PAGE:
Barnett, L., van Beurden, E., Morgan, P., Brooks, L., & Beard, J. (2008). Do skilled children become active adolescents? ACSM 55th Annual Meeting Indianapolis, Presentation Number 933.

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This study determined if childhood fundamental motor skill proficiency predicts adolescent physical activity. In 2000, children’s proficiencies in three object control (kick, catch, throw) and three locomotor (hop, side gallop, vertical jump) skills were assessed as part of a primary school based intervention to increase physical activity levels. Ss were followed-up during 2006/07 as part of the Physical Activity and Skills Study (PASS) and physical activity participation was measured using the Australian Physical Activity Recall Questionnaire. Linear regression was used to examine the relationship between childhood fundamental movement skill proficiency and adolescent physical activity controlling for gender and school grade. A composite skill score was constructed for analysis.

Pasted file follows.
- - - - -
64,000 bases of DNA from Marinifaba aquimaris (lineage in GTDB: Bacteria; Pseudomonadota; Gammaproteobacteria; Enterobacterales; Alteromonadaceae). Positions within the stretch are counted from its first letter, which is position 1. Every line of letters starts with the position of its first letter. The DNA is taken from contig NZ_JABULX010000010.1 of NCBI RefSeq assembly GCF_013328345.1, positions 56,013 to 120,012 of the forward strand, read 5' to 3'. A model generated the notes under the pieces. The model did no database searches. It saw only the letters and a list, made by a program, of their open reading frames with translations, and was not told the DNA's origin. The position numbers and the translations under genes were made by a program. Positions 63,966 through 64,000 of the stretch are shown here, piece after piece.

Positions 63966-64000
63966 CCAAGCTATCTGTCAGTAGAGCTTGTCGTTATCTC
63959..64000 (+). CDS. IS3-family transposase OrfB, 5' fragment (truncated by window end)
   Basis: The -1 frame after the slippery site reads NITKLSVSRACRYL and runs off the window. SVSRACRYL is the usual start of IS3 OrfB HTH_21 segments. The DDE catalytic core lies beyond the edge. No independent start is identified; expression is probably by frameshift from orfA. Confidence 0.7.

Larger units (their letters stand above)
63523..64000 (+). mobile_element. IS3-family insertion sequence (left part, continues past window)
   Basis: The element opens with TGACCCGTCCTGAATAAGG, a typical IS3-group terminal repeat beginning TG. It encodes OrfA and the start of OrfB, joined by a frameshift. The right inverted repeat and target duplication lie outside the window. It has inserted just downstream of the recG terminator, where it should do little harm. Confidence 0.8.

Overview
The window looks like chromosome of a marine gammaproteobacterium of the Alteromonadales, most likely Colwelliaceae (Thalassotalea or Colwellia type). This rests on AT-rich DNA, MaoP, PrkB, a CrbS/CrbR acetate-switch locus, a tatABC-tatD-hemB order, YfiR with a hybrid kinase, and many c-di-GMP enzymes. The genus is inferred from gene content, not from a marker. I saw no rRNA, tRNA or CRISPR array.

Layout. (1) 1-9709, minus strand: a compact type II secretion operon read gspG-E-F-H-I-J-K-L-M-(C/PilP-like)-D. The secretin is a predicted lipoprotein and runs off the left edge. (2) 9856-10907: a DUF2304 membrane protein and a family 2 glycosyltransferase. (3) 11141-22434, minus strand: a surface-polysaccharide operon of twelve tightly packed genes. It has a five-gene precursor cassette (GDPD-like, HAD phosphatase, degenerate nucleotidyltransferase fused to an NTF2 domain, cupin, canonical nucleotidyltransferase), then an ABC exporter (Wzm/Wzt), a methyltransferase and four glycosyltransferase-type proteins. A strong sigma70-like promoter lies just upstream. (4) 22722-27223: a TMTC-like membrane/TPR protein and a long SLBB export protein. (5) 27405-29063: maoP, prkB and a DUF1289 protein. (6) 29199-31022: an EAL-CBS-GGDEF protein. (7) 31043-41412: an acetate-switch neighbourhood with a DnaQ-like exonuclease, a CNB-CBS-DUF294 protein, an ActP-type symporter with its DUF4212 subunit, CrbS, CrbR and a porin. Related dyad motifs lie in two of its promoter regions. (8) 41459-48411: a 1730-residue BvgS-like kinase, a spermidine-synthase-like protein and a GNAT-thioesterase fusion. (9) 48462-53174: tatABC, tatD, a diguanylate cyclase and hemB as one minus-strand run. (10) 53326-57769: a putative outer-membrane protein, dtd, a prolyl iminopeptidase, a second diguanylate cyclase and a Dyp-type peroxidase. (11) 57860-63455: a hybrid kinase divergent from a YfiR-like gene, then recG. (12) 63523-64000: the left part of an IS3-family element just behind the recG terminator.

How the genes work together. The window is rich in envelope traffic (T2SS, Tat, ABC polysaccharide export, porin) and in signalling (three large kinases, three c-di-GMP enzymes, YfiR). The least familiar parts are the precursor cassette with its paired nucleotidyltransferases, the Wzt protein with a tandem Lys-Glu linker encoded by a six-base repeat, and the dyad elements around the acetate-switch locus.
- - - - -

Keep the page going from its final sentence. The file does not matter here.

Almost all eligible high schools (41/42) agreed to participate. Ss (N = 481) were located in 28 schools. Student consent was 62% (297/481) with 57% (275/481) surveyed. Slightly more were female (N = 144), Grade 10 (N = 159), and Grade 11 (N = 111). Mean composite skill score for 2000 was 17.3. In 2006/07, mean activity time was 827.2 minutes per week (equivalent to 2 hours per day). Skill proficiency in childhood was associated with time in moderate to vigorous physical activity accounting for 12% of variance. Overall, object control skills were a stronger physical activity predictor.

Implication. Children more proficient at performing fundamental motor skills, particularly object control skills, are more likely to be active adolescents. Fundamental object control motor skills development should be an integral strategy of interventions aimed at promoting long-term physical activity.

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